by Rick Rockwell
A quarterback served notice at Lambeau Field this past weekend that when it comes to the playoffs and championships in the next decade you are going to be hearing the name Manning in both conferences.
Eli Manning who directs the offense for the New York Giants finally came into his own during this playoff season. Not only did he best Brett Favre, one of the great quarterbacks in the National Football League (NFL) on the frozen tundra and in overtime, but Manning has been the picture of efficiency. Only two other quarterbacks have a better rating during the playoffs, and one of them is the league’s most-valuable player, Tom Brady. (The other is Billy Volek of San Diego who threw just four passes in relief of Philip Rivers two weeks ago.) Eli’s brother, by the way, you know, that guy who plays for the Colts and is in every other television commercial? He had a rating of 97.7, very respectable, but not as good as Eli’s 99.2. So Eli gets to go to the Super Bowl this year and Peyton Manning just gets to star in most of the Super Bowl commercials.
What happened to Eli in the playoffs? During the season, he had 23 touchdown passes compared to 20 interceptions and a rating of 73.9. Very ordinary. Even the Ravens’ washout Kyle Boller had a better rating. This was a typical season for Eli, as his career rating is 73.4.
But ever since the last game of the season against the New England Patriots, Eli has been playing at a higher level. Against the Patriots, he had four touchdown passes (twice as many as Brady, who did set the touchdown record this season) compared to one interception. Since that game he has not been picked off in three playoff games, and he has four touchdown passes in those playoff wins.
So what’s the Eli mystery? Why did he suddenly peak at just the right moment to lead his team to Super Bowl XLII?
Actually, it is no secret. First, Giants Offensive Coordinator Kevin Gilbride has constructed excellent game plans, with Coach Tom Coughlin, meant to maximize Manning’s talents, but also lean heavily on the running game. They haven’t asked Manning to do too much or to press. Next, it is obvious it just took Eli four seasons to learn the offense.
And no, this is not because Manning is slow, or dumb, or not as serious as his brother. This is because it takes years to master an offense in the NFL (unlike in college) and teams tend to rush quarterbacks into service years before they are ready. This is a natural mistake because teams invest millions in high draft picks and the fans, the talk radio maniacs, and itchy owners want that investment to pay off. Immediately.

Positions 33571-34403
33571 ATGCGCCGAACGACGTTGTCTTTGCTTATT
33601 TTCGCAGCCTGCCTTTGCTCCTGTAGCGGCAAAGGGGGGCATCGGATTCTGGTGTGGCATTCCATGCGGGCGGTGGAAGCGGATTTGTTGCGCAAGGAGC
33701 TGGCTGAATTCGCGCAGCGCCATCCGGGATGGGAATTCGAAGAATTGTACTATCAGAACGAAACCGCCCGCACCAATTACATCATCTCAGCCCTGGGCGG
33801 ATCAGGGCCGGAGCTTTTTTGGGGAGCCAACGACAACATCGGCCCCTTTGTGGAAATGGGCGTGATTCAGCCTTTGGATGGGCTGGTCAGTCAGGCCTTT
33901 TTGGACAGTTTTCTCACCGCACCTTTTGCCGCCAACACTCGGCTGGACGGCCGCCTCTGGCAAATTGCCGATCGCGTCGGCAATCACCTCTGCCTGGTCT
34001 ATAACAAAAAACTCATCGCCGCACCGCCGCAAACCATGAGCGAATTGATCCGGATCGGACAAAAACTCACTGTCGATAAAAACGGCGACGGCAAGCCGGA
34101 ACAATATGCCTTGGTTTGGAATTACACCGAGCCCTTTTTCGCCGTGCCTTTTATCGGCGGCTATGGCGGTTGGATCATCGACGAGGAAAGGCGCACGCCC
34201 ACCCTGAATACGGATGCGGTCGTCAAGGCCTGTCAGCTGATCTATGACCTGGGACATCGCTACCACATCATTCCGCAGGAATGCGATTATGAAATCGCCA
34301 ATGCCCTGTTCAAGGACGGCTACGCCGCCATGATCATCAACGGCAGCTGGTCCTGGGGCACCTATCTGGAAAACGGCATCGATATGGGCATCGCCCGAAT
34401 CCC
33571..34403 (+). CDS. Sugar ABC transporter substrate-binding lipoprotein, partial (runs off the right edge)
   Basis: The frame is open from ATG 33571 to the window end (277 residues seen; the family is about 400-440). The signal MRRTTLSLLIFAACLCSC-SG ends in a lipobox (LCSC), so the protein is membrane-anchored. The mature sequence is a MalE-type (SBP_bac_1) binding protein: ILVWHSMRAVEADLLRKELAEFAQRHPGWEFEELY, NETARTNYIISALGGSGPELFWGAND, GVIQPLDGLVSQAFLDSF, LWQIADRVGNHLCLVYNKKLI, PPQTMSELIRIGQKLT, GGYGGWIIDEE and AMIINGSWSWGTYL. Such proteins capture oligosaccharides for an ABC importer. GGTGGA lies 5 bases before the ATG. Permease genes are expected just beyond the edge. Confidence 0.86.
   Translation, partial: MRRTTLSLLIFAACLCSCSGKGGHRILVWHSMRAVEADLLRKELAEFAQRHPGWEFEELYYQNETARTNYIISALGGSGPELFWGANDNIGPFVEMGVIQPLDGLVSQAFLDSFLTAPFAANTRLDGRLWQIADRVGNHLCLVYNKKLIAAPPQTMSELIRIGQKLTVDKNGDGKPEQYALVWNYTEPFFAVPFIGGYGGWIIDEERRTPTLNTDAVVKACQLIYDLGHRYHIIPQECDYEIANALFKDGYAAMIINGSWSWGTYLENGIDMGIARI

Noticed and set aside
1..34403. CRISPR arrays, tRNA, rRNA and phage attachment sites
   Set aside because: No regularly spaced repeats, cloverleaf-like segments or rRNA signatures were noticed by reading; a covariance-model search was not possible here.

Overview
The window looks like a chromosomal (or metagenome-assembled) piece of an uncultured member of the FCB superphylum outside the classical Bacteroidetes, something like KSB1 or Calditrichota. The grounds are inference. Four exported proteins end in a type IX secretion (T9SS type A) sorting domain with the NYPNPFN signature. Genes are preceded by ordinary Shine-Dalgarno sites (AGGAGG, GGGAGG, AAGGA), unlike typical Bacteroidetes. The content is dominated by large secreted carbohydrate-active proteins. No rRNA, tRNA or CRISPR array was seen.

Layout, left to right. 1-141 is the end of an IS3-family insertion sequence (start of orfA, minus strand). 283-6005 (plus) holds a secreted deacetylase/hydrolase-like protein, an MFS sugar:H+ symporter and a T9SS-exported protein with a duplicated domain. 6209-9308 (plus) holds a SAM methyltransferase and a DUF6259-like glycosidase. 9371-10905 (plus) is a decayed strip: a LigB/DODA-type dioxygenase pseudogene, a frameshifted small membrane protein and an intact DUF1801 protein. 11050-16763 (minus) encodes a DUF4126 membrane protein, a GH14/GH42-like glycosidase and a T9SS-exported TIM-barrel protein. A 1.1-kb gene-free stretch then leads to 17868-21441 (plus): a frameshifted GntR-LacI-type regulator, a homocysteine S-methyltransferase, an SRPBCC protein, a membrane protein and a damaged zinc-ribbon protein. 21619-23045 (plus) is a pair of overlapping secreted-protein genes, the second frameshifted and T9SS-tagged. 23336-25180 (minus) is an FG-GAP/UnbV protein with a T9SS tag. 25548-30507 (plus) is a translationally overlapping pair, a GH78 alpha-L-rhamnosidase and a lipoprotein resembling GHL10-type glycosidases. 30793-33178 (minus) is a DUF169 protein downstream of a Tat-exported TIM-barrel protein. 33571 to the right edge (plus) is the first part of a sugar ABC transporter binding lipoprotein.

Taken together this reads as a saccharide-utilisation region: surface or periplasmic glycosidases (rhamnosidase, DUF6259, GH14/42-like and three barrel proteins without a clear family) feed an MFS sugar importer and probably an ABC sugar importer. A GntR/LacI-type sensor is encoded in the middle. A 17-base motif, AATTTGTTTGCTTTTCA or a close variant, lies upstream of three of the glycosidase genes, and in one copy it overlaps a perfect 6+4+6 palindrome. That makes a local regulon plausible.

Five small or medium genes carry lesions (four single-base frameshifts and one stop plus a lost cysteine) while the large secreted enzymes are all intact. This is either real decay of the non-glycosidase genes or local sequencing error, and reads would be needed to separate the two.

Lucky for Coughlin the Eli gamble finally turned to gold at the right time. If Coughlin had not won at least one playoff game, he'd would have probably lost his job. The media, fans and the talk radio fanatics all wanted that in the preseason. Even if he loses the Super Bowl, Coughlin's job is likely safe for a year or two.
But Coughlin gambled with Eli in 2004, when Manning was the top draft pick in the league, by starting him in the back half of the season, years before he was really ready to guide the team. Manning, by the way suffered through with a horrid 55.4 rating and the Giants, a team that had started strong with Kurt Warner at the helm, finished 6-10. Just think of how much better the Giants would have been in 2004 and 2005 if they had put Eli on the bench to study and stuck with Warner. (Warner, now in Arizona by the way, had a better rating than Eli this season, and there’s a strong argument to be made Warner should start next year when Matt Leinart comes back from his injury.)
Leinart in Arizona, Jason Campbell in Washington, and even Vince Young in Tennessee are all great examples of how talented college players cannot just step into an NFL offense and immediately light up the scoreboard like college. Look at what Todd Collins did in Washington after a decade of studying the offense, compared to Campbell’s mediocre performance. And Norm Chow, the former offensive coordinator for the Tennesee Titans is paying the price with his job because Young is not ready yet to run a complex offense.
Eli Manning shows it takes about four years for a quarterback to master the NFL and now he’s ready to challenge Brady. Again.
New York Giants
New England Patriots
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by Rick Rockwell